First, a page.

So many people attended Wednesday’s first-ever Veterans Treatment Court graduation that chairs had to be added next to the packed benches.
Nearly 100 people were at the event hosted by Blount County Recovery Court to celebrate Chuck Quiett being the first person to complete the program.
Quiett completed the program 22 months after starting in February 2018.
By using mental health and substance abuse treatment, VTC uses programming to support veterans caught up in the criminal justice system, the court’s website states.
In the program, participants are provided veteran-specific individual and couples therapy. They are assigned a substance abuse counselor and offered a mentor, who is also a veteran, said Heather Watson, VTC program coordinator.
Quiett credits the individualized nature of the program for his success.
“I hope this program will stay in place so people can get the help they need,” he said.
Quiett stood in front of a courtroom packed with his family, community members and several local and state officials as he told them he never thought he would need help with addiction.
But through VTC, Quiett completed substance abuse therapy in Johnson City, where his caseworker said he was “120% committed.”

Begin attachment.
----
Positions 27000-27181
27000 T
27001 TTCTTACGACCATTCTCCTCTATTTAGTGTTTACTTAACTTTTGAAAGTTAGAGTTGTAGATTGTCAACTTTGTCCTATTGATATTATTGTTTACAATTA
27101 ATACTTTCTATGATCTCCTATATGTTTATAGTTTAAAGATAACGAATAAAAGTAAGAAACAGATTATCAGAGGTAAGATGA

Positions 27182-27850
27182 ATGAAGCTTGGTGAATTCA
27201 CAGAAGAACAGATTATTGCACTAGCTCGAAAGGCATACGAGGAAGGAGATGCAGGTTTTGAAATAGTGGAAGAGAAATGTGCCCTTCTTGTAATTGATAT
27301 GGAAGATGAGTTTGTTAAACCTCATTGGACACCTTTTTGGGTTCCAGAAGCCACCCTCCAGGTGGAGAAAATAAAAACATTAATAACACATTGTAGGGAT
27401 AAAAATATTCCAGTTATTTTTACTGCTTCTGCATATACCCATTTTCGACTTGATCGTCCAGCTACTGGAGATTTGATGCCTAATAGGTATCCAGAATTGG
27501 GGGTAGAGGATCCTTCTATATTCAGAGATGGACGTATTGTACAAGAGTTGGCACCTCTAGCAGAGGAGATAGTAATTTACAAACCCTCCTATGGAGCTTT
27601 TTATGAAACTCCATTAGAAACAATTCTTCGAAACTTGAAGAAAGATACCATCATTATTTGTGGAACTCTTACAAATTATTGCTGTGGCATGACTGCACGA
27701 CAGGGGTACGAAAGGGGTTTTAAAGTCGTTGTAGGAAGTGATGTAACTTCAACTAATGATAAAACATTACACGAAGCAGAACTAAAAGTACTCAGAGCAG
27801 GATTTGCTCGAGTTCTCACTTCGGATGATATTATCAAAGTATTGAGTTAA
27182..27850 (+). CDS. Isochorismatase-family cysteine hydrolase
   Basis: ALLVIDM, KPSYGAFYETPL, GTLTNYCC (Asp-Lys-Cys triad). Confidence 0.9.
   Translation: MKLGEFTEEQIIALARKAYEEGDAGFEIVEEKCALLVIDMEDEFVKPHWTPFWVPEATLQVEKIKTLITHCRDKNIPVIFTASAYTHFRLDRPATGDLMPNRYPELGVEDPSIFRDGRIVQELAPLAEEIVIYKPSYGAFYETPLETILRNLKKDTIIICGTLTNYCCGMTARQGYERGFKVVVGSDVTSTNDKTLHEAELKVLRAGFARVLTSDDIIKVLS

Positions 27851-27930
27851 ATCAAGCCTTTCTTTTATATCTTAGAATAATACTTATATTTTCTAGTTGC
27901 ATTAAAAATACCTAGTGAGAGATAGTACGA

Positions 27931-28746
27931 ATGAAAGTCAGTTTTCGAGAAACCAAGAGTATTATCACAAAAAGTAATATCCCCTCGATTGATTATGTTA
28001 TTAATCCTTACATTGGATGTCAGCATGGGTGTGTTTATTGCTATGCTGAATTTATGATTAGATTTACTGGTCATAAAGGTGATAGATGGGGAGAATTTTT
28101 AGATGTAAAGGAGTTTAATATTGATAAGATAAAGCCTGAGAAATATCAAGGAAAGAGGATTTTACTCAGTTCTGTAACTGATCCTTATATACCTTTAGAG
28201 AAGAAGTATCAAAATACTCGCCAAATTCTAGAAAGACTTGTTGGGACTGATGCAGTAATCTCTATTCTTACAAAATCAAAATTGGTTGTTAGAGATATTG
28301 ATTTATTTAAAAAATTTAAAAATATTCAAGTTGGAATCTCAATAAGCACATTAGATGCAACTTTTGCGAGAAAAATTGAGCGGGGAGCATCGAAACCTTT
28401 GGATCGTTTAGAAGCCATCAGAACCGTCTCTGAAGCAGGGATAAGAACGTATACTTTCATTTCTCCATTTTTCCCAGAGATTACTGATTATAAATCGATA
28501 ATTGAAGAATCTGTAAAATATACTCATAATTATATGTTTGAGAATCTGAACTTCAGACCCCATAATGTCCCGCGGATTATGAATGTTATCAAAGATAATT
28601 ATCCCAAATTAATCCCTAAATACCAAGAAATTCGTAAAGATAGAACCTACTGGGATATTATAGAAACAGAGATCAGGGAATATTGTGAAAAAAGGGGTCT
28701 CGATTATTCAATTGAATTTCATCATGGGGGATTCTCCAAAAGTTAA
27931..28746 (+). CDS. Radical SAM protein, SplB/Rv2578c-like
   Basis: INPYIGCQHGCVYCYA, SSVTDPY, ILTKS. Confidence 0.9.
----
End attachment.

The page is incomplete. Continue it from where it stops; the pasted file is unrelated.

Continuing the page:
Fellow VTC participants described Quiett as warm and kind in statements they gave to his counselor, Stephanie Monday, who read several of the remarks at the ceremony Wednesday.
“You have always been the open arms of this program and now, someone we will strive to be,” one of the participants said.
Judge Michael Gallegos first gave Quiett a diploma and a recovery token to acknowledge his success in the program. Gallegos then presented Quiett an American flag and dog tags to celebrate his time in the military.
Quiett enlisted in the U.S. Navy in 1982. He served as a self-propelled field artillery mechanic in Oklahoma and South Korea. He was discharged honorably in 1984.
After that presentation, state Reps. Jerome Moon and Bob Ramsey presented Quiett with a Tennessee state flag.
“Leave no veteran behind,” Moon told Quiett and the other program participants.
Participants cheered as Quiett spoke of his gratitude to God and his family, including his wife Amanda, eight children, eight grandchildren with one on the way.
Amanda Quiett dabbed teary eyes as the final speaker, Blount County Assistant District Attorney Ryan Desmond, spoke.
“People will see if you’re willing to ask for help, Blount County is here for you,” he said.